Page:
HIV-1 Vpr oligomerization but not that of gag directs the interaction between Vpr and Gag

Joëlle V. Fritz, Denis Dujardin, Julien Godet, Pascal Didier, Jan De Mey, Jean Luc Darlix, Yves Mély, Hugues De Rocquigny*

*Corresponding author for this work

Research output: Contribution to journalArticleResearchpeer-review

25 Citations (Scopus)


During HIV-1 assembly, the viral protein R (Vpr) is incorporated into newly made viral particles via an interaction with the C-terminal domain of the Gag polyprotein precursor Pr55Gag. Vpr has been implicated in the nuclear import of newly made viral DNA and subsequently in its transcription. In addition, Vpr can affect the cell physiology by causing G2/M cell cycle arrest and apoptosis. Vpr can form oligomers, but their roles have not yet been investigated. We have developed fluorescence lifetime imaging microscopy-fluorescence resonance energy transfer-based assays to monitor the interaction between Pr55Gag and Vpr in HeLa cells. To that end, we used enhanced green fluorescent protein-Vpr that can be incorporated into the virus and tetracysteine (TC)-tagged Pr55Gag-TC. This TC motif is tethered to the C terminus of Pr55Gag and does not interfere with Pr55Gag trafficking and the assembly of virus-like particles (VLPs). Results show that the Pr55Gag-Vpr complexes accumulated mainly at the plasma membrane. In addition, results with Pr55Gag-TC mutants confirm that the 41LXXLF domain of Gag-p6 is essential for Pr55 Gag-Vpr interaction. We also report that Vpr oligomerization is crucial for Pr55Gag recognition and its accumulation at the plasma membrane. On the other hand, Pr55Gag-Vpr complexes are still formed when Pr55Gag carries mutations impairing its multimerization. These findings suggest that Pr55Gag-Vpr recognition and complex formation occur early during Pr55Gag assembly.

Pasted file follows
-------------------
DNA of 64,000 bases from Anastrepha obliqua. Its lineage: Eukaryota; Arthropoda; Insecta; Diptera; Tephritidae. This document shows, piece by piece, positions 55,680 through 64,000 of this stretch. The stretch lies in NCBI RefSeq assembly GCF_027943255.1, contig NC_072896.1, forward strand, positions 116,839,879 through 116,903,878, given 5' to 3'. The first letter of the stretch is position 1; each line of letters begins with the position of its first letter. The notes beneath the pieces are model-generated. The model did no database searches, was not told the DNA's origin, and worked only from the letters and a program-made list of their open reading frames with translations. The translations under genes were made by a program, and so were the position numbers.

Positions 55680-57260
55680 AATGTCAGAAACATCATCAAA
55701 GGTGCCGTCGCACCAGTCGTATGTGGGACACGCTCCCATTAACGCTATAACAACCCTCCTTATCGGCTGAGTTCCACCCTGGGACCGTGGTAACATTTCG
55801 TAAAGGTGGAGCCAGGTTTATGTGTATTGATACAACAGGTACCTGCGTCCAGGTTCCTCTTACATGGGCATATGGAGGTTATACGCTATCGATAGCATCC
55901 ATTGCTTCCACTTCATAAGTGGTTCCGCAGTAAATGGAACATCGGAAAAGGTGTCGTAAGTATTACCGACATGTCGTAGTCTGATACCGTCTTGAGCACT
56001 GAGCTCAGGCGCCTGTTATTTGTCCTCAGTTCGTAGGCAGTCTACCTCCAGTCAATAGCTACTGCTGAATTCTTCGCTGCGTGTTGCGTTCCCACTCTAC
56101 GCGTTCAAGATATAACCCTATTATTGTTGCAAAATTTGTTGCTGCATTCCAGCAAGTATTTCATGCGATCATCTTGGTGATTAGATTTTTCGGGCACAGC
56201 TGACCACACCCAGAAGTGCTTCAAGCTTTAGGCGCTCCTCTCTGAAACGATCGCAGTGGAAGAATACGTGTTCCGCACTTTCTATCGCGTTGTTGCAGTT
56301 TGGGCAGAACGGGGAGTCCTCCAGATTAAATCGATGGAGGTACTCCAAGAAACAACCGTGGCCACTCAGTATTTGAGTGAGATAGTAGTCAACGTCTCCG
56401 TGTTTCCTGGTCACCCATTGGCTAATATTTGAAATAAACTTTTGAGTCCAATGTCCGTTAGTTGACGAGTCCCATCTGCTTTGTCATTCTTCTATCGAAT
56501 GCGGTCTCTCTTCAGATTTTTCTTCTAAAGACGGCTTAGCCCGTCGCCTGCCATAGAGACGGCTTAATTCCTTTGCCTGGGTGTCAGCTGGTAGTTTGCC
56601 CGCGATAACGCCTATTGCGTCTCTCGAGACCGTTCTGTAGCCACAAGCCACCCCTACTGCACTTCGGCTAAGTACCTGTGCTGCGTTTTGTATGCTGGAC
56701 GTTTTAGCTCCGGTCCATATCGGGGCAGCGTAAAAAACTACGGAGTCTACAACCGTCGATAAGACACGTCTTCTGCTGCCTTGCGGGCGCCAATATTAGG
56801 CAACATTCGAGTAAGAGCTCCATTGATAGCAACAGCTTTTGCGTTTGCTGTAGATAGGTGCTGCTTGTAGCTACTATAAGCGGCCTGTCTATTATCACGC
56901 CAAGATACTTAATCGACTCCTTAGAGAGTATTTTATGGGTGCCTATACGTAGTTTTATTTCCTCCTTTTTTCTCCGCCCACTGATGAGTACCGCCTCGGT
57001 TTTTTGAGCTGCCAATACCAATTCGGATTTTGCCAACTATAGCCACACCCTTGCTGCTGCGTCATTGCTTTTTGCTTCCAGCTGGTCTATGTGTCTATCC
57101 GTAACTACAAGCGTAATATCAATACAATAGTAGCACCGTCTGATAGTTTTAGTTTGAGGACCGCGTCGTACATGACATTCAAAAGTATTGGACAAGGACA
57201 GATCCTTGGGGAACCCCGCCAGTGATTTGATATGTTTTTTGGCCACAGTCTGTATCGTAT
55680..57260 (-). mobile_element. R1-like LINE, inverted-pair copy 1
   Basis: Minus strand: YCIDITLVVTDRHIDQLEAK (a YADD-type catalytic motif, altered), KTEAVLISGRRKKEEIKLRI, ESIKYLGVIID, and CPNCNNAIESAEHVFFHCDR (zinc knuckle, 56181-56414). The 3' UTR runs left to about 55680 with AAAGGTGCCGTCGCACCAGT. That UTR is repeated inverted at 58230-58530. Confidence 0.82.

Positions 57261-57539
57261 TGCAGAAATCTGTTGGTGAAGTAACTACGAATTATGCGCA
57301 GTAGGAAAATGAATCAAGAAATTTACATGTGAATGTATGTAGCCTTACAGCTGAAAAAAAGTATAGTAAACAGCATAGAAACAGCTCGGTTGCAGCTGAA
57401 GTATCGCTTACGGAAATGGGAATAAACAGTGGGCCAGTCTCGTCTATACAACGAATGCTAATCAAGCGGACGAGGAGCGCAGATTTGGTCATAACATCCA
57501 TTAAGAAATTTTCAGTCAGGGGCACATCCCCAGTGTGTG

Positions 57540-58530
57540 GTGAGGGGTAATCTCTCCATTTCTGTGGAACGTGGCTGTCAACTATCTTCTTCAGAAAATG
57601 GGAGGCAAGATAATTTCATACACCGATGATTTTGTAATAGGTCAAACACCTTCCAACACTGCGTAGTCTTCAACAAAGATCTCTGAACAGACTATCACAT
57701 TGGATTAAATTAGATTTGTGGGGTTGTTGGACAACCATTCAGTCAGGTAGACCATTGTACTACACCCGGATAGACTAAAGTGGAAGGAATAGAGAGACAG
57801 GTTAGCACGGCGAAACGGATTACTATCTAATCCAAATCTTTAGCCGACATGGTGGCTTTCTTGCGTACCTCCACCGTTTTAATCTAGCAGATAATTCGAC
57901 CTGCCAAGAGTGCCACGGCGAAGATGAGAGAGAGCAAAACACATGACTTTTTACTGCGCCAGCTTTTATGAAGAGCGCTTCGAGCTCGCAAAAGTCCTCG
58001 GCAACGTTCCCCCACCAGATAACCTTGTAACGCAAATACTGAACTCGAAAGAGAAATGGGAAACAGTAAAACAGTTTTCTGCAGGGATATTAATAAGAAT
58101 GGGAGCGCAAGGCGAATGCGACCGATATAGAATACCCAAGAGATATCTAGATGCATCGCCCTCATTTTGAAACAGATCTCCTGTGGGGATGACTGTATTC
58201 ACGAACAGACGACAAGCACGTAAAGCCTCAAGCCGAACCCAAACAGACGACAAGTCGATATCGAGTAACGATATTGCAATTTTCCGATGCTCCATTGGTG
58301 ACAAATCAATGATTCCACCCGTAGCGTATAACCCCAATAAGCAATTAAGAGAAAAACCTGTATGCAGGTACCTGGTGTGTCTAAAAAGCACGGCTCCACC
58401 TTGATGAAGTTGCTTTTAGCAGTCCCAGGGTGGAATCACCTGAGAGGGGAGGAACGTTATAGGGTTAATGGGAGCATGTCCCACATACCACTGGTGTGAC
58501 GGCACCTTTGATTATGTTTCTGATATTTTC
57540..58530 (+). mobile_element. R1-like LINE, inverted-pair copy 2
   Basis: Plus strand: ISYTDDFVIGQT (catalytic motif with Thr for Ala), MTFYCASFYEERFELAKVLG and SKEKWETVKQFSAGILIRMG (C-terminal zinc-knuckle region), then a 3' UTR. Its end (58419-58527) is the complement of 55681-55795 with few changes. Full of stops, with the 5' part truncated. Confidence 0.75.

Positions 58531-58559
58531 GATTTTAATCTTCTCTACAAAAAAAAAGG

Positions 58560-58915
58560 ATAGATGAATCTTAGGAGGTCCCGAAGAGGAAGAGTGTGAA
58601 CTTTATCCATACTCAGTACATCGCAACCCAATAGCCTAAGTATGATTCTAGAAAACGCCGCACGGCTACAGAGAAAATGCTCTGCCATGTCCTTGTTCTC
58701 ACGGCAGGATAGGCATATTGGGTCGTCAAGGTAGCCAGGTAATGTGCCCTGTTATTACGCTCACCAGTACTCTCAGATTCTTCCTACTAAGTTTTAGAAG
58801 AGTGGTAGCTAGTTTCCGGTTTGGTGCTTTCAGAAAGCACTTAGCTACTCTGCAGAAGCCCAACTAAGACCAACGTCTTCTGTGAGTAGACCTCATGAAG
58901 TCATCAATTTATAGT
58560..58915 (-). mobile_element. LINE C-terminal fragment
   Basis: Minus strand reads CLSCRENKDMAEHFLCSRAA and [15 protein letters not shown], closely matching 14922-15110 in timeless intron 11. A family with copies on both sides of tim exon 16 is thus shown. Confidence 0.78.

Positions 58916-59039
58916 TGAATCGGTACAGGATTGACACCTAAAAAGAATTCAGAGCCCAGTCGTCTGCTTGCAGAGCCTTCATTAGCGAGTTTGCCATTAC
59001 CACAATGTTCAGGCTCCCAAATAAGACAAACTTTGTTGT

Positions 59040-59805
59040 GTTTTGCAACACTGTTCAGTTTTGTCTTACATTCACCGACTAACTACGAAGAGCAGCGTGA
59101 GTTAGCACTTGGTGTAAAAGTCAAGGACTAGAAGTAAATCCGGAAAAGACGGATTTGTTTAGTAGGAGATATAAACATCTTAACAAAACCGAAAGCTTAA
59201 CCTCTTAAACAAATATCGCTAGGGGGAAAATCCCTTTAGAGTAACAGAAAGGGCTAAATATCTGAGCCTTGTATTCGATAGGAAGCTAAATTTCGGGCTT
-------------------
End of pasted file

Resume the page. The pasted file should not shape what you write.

Original languageEnglish
Pages (from-to)1585-1596
Number of pages12
JournalJournal of Virology
Issue number3
Publication statusPublished - Feb 2010
Externally publishedYes


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